The engine of an aircraft is paramount for its ability to sustain heavier-than-air flight over significant distances, typically providing thrust for forward propulsion through the combustion of fuel-and-air mixtures and various assemblies. Since the inception of powered flight in the early 1900s, numerous advancements have been made to aircraft engines with more complex types coming about throughout the years. While early engines were more simplistic and are intended for lighter aircraft, we now have jet engines and other advanced types that have revolutionized the ways in which we can design aircraft and traverse the atmosphere. In this blog, we will provide a brief overview of the most common types of aircraft engines, allowing you to understand their differences and their effect on flight operations.
The Wright Brothers Engine
When discussing aviation as a whole, the first instance of powered flight is considered to be the 1903 Wright brothers flight that was conducted near Kitty Hawk, North Carolina in 1903. For this monumental achievement, the Wright brothers employed a self-designed and constructed canard biplane that was made from wood and took advantage of sprocket chain drives, hand-crafted propellers, and a lightweight gasoline engine.
While other contemporaries of the Wright brothers attempted solutions such as gas powered engines and steam power for powering their airframes, all were unable to reach the success of the Wright brothers. With the ample power provided by gasoline engines and their ability to assist in maintaining lift, such apparatuses quickly became the standard for following aircraft models.
Before the rise of modern aircraft, reciprocating engines dominated the market for powering airframes. Also known as piston engines, reciprocating engines are notable for their use of one or more reciprocating pistons that transform pressure into a rotating motion. With piston-powered aircraft featuring four to six pistons each on their engine, fuel-and-air mixtures could be created, compressed, and ignited within cylinders, the resulting pressure then being used to drive propeller assemblies for propulsion with the use of a connecting rod and crankshaft.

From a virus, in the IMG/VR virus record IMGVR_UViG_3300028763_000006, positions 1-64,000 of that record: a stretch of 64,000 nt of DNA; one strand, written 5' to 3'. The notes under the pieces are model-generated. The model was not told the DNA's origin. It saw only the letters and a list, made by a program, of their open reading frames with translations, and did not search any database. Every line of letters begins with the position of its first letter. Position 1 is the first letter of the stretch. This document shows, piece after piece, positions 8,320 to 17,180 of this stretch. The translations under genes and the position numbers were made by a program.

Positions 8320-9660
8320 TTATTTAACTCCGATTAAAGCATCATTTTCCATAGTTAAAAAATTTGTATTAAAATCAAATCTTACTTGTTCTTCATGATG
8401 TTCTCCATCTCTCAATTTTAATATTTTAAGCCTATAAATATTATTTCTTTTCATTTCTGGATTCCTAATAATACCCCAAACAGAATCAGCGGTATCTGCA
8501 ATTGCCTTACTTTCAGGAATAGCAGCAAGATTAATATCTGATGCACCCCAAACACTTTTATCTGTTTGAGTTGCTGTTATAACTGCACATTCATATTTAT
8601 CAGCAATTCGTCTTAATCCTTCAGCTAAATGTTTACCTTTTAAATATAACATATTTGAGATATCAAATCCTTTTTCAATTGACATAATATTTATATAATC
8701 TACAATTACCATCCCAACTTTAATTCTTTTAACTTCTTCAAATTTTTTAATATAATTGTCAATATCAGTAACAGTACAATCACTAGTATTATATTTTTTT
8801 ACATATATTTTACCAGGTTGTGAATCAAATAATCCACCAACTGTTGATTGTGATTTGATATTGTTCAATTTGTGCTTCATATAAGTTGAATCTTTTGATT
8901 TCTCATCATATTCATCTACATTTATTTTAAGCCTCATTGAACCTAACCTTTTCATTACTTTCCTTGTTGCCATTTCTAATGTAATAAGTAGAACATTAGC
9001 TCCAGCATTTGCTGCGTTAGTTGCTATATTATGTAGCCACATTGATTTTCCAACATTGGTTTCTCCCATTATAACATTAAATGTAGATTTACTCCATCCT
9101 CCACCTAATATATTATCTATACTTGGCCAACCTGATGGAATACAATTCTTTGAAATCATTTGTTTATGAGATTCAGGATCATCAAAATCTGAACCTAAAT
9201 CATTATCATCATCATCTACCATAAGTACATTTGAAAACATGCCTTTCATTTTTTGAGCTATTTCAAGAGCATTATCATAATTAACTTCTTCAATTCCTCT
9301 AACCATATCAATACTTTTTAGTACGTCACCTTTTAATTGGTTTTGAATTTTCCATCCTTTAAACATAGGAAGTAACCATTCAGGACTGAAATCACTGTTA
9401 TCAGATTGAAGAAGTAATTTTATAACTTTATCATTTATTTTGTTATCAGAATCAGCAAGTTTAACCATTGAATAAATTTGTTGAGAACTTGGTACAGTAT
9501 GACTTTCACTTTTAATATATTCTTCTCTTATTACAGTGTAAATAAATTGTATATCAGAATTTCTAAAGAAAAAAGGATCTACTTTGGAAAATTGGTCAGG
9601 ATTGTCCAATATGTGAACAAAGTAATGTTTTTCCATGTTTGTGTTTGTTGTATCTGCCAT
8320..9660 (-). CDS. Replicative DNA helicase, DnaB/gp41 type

Including radial engines, in-line-engines, flat engines, and other such types, four and six cylinder reciprocating engines are known for their ability to provide sufficient power for light aircraft and aerobatic airplanes so that they may conduct flight with ease. While six cylinder reciprocating engines are more expensive than four cylinder types, they will typically provide increased power which can be useful for certain needs.
Jet engines, also known as gas turbine engines, are those that generate propulsion through the use of combusted fuel-and-air mixtures, turbine blade assemblies, and more. With the immense power produced by jet engines, manufacturers have been able to greatly increase the size of aircraft, achieve speeds not thought possible before, and forever change how aerial combat is conducted. While the original Wright brothers aircraft was limited in its speed, operational distance, and power, a modern jet-powered Concorde can traverse the Atlantic Ocean in just three hours or so. Aerobatic aircraft have also highly benefited from the release of jet engines, allowing them to take on quicker turns, tighter maneuvers, and increased angles of attack.
Whether you operate a reciprocating or jet engine, it is crucial that you carry out inspections on a regular basis to guarantee the reliability, operability, and general airworthiness of your systems. At Purchasing 3sixty, we can serve as your sourcing solution for every part you require to successfully carry out your operations. With our purchasing power and market expertise, we work to save customers time and money for every order. Additionally, with AS9120B, ISO 9001:2015, and FAA AC 00-56B accreditation, we stand by the quality of our offerings. Take the time to explore our massive database as you see fit, and our team of industry experts is on standby 24/7x365 to assist customers throughout the purchasing process as necessary. Initiate the procurement process when you are ready and see why customers choose to steadily rely on Purchasing 360 for all their operational requirements.
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